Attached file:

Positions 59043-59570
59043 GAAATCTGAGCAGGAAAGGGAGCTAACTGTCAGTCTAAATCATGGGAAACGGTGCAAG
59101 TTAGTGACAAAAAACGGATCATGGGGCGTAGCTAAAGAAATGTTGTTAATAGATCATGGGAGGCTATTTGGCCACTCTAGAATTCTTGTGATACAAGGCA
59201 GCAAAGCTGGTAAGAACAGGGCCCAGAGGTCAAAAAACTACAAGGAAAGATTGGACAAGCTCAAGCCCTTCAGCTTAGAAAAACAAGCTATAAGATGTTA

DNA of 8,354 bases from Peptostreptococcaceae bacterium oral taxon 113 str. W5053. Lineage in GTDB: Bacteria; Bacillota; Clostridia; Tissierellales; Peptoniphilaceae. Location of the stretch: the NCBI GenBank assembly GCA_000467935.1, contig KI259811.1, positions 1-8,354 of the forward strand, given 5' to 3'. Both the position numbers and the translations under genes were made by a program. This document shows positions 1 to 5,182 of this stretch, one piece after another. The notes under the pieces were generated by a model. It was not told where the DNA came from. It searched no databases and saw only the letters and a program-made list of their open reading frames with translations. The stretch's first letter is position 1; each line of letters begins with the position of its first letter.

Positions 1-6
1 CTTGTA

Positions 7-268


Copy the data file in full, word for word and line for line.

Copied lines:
Positions 59043-59570
59043 GAAATCTGAGCAGGAAAGGGAGCTAACTGTCAGTCTAAATCATGGGAAACGGTGCAAG
59101 TTAGTGACAAAAAACGGATCATGGGGCGTAGCTAAAGAAATGTTGTTAATAGATCATGGGAGGCTATTTGGCCACTCTAGAATTCTTGTGATACAAGGCA
59201 GCAAAGCTGGTAAGAACAGGGCCCAGAGGTCAAAAAACTACAAGGAAAGATTGGACAAGCTCAAGCCCTTCAGCTTAGAAAAACAAGCTATAAGATGTTA

DNA of 8,354 bases from Peptostreptococcaceae bacterium oral taxon 113 str. W5053. Lineage in GTDB: Bacteria; Bacillota; Clostridia; Tissierellales; Peptoniphilaceae. Location of the stretch: the NCBI GenBank assembly GCA_000467935.1, contig KI259811.1, positions 1-8,354 of the forward strand, given 5' to 3'. Both the position numbers and the translations under genes were made by a program. This document shows positions 1 to 5,182 of this stretch, one piece after another. The notes under the pieces were generated by a model. It was not told where the DNA came from. It searched no databases and saw only the letters and a program-made list of their open reading frames with translations. The stretch's first letter is position 1; each line of letters begins with the position of its first letter.

Positions 1-6
1 CTTGTA

Positions 7-268